“The wheel has thirty-six cars for passengers hung on its periphery at equal intervals. Each car is 27 feet long, 13 feet wide, and 9 feet high. It has a heavy frame of iron, but is covered externally with wood. It has a door and five broad plate-glass windows on each side. It has forty revolving chairs made of wire and screwed to the floor. It weighs thirteen tons and when loaded with passengers three tons more. Each car is suspended to the periphery of the wheel by an iron axle six and one-half inches in diameter and running through the roof. There is a conductor to each car to open doors and give information.

“To prevent accidents from panics, and also to deter insane persons from jumping out, the windows are covered with iron gratings. As the wheel, with its cars and passengers, weighs about 1200 tons, it needs something substantial to rest upon. Its axis is therefore supported on two skeleton iron towers, pyramidal in form, one at each end of it. They are 40 x 50 feet at the bottom, 6 feet square at the top, and about 140 feet high. Each tower has four great feet, and each foot rests in a concrete foundation 20 x 20 x 20 feet, all of these foundation piers being bound together by connecting rods of steel.

“The wheel is moved and controlled by a 1000-horsepower steam-engine, while the periphery is cogged with cogs 6 inches deep and 18 inches apart. Underneath the wheel in line with the crown on each side, are two sprocket-wheels 9 feet in diameter, with their centres 16 feet apart. These sprocket-wheels are operated by the engine at the will of the engineer, who can turn the wheel either way, fast or slow, as he may wish. Near the north and south ends are two ten-foot wheels, with smooth faces, and girdled with steel bands. These bands terminate a little to one side in a large Westinghouse air-brake. If, therefore, anything should break, or the engine refuse to work, the air could be turned into the air-brake, and the steel band tightened until not a wheel in the whole machine could turn.

“On the opening day the Iowa State band was in the first car, and played the Star Spangled Banner and Dixie as the wheel revolved with its first load of passengers. The cars moved up so slowly that their motion was almost imperceptible and quite noiseless. It seemed as if the earth were sinking away out of sight slowly and quietly – and it sunk to an astonishing distance too. Going up the passengers had the whole of Chicago and Prairies for miles beyond laid before them unobscured. Going down there was a clear view of the World’s Fair — the White City being seen at a single glance, while the sail-dotted lake was beyond, and the swarming Midway Plaisance right beneath. It is when the car gets right at the top of the wheel, and the passenger pokes his head out and looks down to see how far away and how insignificant is the big axle in the centre of the tangle of steel rods, that he best realizes how tall the Ferris Wheel is, and how far the passenger is from the firm earth.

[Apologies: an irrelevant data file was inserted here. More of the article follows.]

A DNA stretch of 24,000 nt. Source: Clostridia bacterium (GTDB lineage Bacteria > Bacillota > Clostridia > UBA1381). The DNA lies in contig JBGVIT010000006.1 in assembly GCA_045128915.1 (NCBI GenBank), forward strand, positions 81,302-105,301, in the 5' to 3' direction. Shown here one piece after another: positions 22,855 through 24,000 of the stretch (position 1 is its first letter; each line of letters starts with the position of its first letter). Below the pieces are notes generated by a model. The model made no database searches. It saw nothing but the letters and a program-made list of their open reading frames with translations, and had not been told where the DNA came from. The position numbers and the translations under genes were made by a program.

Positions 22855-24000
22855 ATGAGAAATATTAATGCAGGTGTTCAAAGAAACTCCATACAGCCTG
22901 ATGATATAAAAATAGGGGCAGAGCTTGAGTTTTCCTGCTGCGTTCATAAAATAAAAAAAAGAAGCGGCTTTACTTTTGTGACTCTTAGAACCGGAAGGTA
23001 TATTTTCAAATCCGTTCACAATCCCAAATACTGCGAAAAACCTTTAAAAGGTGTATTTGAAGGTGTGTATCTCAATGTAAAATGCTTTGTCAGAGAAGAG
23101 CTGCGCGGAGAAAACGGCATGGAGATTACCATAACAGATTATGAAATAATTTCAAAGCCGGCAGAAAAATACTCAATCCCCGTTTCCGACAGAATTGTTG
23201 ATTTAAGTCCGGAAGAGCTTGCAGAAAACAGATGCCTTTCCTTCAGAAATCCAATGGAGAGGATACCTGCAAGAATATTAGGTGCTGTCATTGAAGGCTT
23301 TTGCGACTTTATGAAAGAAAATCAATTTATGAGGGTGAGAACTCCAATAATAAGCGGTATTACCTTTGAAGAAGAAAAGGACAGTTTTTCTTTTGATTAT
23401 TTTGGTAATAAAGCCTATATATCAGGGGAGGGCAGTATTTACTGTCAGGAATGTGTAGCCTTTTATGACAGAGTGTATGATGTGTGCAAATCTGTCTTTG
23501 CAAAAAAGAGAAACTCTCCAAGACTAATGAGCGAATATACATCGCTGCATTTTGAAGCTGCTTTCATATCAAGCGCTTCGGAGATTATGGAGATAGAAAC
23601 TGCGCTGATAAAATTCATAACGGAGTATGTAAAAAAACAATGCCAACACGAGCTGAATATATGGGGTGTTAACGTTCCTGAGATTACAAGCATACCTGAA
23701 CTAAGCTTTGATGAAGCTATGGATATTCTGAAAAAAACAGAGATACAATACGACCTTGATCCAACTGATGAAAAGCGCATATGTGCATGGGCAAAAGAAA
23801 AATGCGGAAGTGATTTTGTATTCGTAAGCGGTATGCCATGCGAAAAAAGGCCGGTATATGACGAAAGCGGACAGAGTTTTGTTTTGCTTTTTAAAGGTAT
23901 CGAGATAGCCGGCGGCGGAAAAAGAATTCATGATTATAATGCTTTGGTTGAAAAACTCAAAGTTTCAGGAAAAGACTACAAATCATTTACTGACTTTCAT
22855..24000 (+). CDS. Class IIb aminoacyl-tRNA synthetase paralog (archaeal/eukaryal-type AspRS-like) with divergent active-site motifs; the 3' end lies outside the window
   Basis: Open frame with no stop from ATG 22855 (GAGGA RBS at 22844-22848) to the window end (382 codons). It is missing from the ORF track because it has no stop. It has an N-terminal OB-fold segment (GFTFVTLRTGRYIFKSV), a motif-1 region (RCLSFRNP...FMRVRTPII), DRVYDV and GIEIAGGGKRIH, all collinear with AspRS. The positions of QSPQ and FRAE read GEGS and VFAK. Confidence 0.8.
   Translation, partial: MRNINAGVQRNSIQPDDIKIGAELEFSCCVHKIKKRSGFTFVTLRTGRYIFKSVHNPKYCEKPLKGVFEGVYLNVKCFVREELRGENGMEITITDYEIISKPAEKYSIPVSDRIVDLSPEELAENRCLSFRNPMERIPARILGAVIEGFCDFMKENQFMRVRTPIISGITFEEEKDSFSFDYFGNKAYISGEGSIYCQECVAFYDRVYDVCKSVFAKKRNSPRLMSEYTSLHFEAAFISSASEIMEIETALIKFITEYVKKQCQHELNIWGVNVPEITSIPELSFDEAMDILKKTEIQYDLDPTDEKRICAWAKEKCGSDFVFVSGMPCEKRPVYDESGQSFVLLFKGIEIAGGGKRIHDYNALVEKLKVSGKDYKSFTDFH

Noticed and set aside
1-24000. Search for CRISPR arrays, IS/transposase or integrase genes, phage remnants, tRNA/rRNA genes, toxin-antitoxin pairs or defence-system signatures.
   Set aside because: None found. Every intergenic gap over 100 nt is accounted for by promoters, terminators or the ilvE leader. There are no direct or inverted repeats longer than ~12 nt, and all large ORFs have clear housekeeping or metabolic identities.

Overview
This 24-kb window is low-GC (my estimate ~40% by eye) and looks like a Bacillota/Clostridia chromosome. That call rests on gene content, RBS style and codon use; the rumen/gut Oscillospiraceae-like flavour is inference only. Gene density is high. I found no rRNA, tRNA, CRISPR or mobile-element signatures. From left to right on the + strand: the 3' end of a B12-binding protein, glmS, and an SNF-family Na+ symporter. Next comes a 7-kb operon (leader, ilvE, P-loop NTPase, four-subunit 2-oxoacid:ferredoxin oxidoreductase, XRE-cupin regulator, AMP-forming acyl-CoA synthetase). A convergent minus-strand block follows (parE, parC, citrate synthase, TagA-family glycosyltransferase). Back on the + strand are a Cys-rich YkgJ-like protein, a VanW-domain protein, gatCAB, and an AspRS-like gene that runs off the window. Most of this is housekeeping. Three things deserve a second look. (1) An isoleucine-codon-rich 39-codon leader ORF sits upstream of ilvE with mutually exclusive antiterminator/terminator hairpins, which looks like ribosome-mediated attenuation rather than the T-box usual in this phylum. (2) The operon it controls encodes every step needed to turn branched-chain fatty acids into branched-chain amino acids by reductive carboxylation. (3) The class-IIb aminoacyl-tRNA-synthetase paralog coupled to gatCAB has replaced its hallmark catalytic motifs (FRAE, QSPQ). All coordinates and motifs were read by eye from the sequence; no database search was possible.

“The sensation made by a ride on the wheel were different in each passenger. Some of them were undoubtedly frightened, just as a timid countryman is frightened when first riding in one of the quick moving elevator cars of a tall building; but the fright was a pleasurable one, even if it did for the moment take the breath away. The poets and fine writers are already beginning to get in their work on this great engineering achievement. Mr. Eugene Field, the Chicago poet, in singing the delights of the Midway Plaisance, has said

‘The Ferris Wheel, with arms of steel,
High as a tower will wind you up;
If you should fall, for good and all,
The doctors they would bind you up.’”

After the fair closed, the when and reproductions of it were set up as attractions at amusement parks all over the country and even abroad; imitations of it are still commonly to be seen. But the enterprise ceased to be remunerative to its inventor, whose later days were saddened by seeing this spectacular child of his brain seized by a sheriff, and indeed this event is said to have hastened his death, which occurred at Pittsburgh, Nov. 28, 1896. He left no children.

“A few days before the great wheel was formally put into operation for the public in June, 1893, Mr. Ferris gave a private demonstration for the benefit of all the Ferris kindred who happened to be attending the Exposition, among whom was myself, my mother and my grandfather.” Charles Ferris Gettemy